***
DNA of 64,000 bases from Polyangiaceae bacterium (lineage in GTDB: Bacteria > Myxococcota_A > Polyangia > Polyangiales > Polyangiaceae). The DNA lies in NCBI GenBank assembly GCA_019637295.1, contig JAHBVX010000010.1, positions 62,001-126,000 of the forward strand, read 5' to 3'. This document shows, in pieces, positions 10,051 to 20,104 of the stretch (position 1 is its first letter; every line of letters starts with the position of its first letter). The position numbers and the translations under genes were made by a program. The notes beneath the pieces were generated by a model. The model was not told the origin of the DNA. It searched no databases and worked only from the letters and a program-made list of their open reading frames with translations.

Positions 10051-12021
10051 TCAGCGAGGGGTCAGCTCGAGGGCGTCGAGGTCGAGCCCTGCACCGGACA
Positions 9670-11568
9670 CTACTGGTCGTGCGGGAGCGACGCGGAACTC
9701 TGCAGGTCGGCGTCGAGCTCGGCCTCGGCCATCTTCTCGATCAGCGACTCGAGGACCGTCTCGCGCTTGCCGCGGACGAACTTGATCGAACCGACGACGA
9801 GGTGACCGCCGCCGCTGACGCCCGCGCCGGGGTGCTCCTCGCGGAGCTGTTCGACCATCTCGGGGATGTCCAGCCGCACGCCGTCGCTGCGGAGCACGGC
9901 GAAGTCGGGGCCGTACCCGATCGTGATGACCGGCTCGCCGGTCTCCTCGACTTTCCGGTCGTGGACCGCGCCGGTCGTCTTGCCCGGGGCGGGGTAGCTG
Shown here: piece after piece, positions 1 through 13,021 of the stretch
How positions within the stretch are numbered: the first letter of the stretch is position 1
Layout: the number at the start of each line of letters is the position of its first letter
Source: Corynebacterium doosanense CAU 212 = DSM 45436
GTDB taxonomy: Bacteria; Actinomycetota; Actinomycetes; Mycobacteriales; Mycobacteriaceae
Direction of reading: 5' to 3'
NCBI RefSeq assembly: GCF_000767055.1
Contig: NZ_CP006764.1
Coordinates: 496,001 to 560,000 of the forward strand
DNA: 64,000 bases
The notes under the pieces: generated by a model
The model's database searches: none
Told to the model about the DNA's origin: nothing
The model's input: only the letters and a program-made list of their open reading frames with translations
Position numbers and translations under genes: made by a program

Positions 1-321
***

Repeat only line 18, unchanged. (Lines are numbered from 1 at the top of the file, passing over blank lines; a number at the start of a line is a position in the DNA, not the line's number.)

DNA: 64,000 bases